Modern Machine Shop

DEC 2017

Modern Machine Shop is focused on all aspects of metalworking technology - Providing the new product technologies; process solutions; supplier listings; business management; networking; and event information that companies need to be competitive.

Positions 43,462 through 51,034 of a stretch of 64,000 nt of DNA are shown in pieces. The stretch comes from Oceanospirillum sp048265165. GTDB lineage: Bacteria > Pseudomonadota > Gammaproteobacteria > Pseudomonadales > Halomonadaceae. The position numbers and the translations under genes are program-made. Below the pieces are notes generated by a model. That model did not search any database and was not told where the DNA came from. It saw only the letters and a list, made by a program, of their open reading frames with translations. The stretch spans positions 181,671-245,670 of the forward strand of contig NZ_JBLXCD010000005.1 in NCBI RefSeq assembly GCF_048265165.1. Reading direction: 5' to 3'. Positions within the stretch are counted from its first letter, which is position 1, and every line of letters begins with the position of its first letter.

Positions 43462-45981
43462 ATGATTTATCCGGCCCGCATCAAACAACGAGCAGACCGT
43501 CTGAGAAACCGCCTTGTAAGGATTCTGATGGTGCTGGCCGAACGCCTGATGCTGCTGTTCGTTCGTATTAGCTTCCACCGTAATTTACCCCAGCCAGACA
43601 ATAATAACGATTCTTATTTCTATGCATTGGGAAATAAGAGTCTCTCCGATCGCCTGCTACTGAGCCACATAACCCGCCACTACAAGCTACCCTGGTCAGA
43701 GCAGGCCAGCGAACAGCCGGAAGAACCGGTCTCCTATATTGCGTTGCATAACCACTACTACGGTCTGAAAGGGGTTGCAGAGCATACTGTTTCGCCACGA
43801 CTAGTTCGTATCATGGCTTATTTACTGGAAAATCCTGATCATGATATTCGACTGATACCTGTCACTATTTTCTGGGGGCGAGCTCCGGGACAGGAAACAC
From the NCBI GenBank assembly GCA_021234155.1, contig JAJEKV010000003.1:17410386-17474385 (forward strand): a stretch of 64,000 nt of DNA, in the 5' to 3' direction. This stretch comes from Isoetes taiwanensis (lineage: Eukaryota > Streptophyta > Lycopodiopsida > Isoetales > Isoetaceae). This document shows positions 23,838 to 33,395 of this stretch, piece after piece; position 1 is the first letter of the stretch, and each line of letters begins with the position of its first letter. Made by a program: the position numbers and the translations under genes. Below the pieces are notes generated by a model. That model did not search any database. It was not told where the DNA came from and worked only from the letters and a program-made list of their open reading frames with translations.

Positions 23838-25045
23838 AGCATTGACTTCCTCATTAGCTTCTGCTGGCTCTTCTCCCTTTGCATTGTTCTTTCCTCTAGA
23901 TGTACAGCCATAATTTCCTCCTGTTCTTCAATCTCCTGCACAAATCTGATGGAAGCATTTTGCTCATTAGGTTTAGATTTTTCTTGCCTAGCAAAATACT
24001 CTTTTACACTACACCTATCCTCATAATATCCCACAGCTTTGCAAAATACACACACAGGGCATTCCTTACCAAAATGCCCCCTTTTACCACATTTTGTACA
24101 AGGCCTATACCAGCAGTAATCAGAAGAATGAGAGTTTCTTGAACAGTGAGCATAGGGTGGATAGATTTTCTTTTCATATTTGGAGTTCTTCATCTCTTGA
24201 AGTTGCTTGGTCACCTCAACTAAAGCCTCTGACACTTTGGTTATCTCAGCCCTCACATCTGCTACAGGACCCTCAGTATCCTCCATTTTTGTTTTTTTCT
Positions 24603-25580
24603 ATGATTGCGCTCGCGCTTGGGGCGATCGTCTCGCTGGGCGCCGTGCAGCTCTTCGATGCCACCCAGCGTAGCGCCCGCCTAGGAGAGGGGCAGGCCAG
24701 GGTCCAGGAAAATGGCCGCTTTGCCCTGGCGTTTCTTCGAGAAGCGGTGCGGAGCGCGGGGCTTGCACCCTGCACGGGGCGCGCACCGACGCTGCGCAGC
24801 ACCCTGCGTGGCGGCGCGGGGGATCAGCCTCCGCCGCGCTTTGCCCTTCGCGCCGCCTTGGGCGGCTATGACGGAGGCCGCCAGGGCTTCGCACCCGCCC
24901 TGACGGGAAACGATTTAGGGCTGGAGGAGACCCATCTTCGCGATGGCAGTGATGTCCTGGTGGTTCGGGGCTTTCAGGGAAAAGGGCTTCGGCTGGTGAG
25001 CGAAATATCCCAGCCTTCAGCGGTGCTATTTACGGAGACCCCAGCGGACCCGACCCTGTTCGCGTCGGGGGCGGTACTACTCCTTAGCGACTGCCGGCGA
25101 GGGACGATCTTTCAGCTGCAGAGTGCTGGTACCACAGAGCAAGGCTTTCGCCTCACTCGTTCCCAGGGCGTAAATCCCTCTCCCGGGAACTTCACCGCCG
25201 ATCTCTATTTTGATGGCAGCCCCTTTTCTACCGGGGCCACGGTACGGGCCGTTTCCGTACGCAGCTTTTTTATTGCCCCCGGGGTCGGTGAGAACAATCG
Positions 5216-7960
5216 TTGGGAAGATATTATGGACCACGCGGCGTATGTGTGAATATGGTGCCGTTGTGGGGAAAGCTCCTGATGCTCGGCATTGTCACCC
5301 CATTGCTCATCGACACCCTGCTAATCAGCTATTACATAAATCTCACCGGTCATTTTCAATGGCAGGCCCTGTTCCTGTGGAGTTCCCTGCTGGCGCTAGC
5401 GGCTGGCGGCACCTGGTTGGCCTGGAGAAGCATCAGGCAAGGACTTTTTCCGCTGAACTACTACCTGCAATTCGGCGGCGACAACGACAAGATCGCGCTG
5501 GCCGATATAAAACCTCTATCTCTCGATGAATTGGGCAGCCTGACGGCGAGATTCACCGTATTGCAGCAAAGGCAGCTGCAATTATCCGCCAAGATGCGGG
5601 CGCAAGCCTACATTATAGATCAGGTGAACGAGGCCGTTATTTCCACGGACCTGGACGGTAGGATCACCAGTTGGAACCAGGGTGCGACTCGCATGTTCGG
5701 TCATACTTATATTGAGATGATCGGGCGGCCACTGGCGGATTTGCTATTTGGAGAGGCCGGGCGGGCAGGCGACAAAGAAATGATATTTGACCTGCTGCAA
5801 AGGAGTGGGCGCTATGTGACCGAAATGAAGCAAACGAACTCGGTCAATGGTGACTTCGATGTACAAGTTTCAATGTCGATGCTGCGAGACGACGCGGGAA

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Page 75 of 140 December 2017 MMS 73 FEATURE design (for example, a tool change might occur earlier to keep a ±0.0005-inch feature within ±0.0003 inch instead). The rest of the shop's work may never call for SPC or such extreme precision. However, toler- ances are getting tighter in general, Mr. Shrader says. And judging from the testimony of machin- ists on the floor, improvements made and lessons learned on the most challenging jobs filter down to the rest of the mix. Moving for ward, these improvements and lessons will likely be even more important. Examples include: • Accelerated process development. The most difficult parts are most likely to challenge machin- ists to come up with new strategies, even for familiar geometries, says John Hebert, engineer- ing manager. For instance, surface finish require- ments might lead a familiar feature to be machined with a grinding wheel instead of the typical milling cutter. Other examples involve learning to make better use of the machine tools' single-setup production capabilities. For instance, he says the right strategy on a turn-mill can eliminate the need to leave "safety stock" on critical SPC features for removal later—in another setup, and possibly another machine—to ensure other operations don't affect the dimensions. • Accelerated technology investment. The shop invested in the first of these turn-mills and five-axis machines (mostly NT X series and DMU series machines from DMG MORI) about five years ago, before it had begun to consider customers' most sensitive work. However, the setup consolidation advantages that make these machines useful in a general sense are nothing less than essential for the new niche. SPC or no, these parts aren't suitable for lights-out production on the shop's lines of palletized HMCs. There's no room for the stackup error that comes with re-clamping, Mr. Hebert says, nor for potential difficulties in locat- ing features precisely relative to one another. "Tool wear in the one-tenth world is much different than in the one-thou world," Mr. Shrader says. Given these challenges, the new work has not only motivated the addition of more machines, but also helped to fund those investments. • Accelerated adoption of new technology. Amounting to more than $1.5 million in the past year alone, recent investments include more than just new machine tools. For instance, Mr. Hebert says many previous go-to cutters have been Guided by a solid model, lead machinist Justin Patry measures a series of points to prepare a workpiece for profile measurement on the shop's new portable CMM. He says setup for profile measurements on this system is easier than the manual CMM pictured on page 72.

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